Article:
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Research Opportunities for Undergraduates
Measurement of quartz crystal growth rate using the Electron Backscatter Detector on our new SEM
Years ago I performed a series of experiments of varying duration in order to measure crystal growth rates. While successful for some minerals, I was unable to accurately measure the size of quartz crystals in meta-quartzites I had synthesized at high pressure and temperature because the grain boundaries were not always visible in standard SEM images. With our new Electron Backscatter Detector we should be able to collect images with orientation contrast, i.e., adjacent quartz crystals will have different brightness levels in greyscale images, so we will be able to use image analysis to measure the size of each quartz crystal. Doing this for all of the experiments of varying duration, we should be able to estimate the crystal growth rate.
Identifying the source of soil in Nashville
This project aims to use a novel technique to answer the question of whetherNashville’s soil is residual (formed by weathering of bedrock) or transported. We will separate zircon and monazite grains from samples of local soil and limestone bedrock and image them using our new environmental SEM. Then we will use LA-ICP-MS to measure their ages and compositions. We will judge the soil to be residual if the ages and compositions of grains from soil and bedrock are similar. If we find the soil is residual, we will estimate how much rock weathered to form the soil by comparing the concentrations of zircon and monazite in soil and bedrock.
Assessing mammalian paleoecology, paleobiology, and responses to climate change during the Cenozoic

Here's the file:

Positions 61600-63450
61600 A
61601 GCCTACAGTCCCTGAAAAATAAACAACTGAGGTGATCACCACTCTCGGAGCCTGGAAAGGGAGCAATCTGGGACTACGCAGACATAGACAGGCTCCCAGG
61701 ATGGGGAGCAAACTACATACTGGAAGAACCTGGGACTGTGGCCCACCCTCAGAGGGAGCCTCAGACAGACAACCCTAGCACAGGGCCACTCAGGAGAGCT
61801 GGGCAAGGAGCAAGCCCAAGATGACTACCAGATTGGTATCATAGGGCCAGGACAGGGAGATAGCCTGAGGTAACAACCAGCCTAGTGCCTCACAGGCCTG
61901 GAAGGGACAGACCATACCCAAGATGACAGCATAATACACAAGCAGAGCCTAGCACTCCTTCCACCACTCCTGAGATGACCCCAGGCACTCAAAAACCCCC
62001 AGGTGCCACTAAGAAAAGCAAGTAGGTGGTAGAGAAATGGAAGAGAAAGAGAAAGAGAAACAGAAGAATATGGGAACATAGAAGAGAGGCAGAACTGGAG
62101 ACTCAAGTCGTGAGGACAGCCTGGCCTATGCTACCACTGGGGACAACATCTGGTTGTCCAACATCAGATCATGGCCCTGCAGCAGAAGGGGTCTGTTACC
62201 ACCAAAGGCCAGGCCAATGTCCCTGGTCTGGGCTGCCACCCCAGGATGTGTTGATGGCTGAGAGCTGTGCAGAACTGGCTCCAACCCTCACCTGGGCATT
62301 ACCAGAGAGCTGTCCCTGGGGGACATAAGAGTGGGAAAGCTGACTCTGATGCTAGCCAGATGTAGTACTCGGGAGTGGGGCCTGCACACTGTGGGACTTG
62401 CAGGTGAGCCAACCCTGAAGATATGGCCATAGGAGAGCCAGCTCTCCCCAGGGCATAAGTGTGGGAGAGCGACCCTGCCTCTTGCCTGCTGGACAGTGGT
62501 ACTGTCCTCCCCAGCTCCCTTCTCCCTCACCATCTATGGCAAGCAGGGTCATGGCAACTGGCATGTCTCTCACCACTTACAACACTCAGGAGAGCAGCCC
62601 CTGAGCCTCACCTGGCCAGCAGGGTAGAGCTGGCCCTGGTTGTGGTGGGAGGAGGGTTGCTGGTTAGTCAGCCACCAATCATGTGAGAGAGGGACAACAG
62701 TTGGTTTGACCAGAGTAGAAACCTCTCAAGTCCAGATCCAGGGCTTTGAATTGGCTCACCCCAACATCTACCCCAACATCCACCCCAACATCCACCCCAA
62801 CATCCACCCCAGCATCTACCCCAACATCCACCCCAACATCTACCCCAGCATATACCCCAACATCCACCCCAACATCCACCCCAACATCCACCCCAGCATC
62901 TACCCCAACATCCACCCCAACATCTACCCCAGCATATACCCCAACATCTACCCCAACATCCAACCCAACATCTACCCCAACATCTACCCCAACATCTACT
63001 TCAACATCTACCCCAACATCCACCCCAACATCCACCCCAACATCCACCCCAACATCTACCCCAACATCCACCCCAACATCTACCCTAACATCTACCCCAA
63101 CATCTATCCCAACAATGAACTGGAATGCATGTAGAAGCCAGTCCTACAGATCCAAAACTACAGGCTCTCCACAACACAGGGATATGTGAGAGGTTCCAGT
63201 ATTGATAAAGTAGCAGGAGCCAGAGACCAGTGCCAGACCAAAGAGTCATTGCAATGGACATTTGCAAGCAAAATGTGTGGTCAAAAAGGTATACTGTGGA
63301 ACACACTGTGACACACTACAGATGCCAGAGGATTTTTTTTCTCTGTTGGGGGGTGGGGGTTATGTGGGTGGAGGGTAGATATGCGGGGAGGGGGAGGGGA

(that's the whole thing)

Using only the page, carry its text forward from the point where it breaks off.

Multiple opportunities are available in the lab to work on existing projects or independently develop new questions. Currently, potential projects broadly include, the following:
- Assessing the paleoecology, paleobiology, and potential effects of climate change on Australian marsupials (e.g., kangaroos, extinct giant wombats, etc.) during the Pleistocene
- Assessing the paleoecology, paleobiology, and potential effects of climate change on North American mammals (e.g., ungulates, carnivores, sloths and armadillos, etc.) in the southeastern US during the Cenozoic
- Improving paleoecological and palebiological proxies including the integration of geochemical tools (stable isotope analyses), dental mesowear, Dental Microwear Texture Analysis, and morphology
- Macroecological research that involve assessing deep time responses to climate change and/or understanding the underlying patterns and mechanisms responsible for species diversity gradients, globally.
These projects integrate biological and geological disciplines to ask questions of relevance to current climate change. The majority of paleoecological questions involve stable isotope analyses to assess past climate change and subsequent dietary/floral responses. Additionally, 3-D dental microwear (microscopic wear left due to the processing of food), mesowear (macroscopic wear), and morphological tools are integrated to assess the paleobiology of extinct organisms. Opportunities primarily include independently and collaboratively working in the laboratory her at Vanderbilt, but do include potential museum visits and field work. Please contact DeSantis to further discuss potential projects and/or research opportunities.
Geo-archeological investigations at Mawchu Llacta, Colca Valley, Peru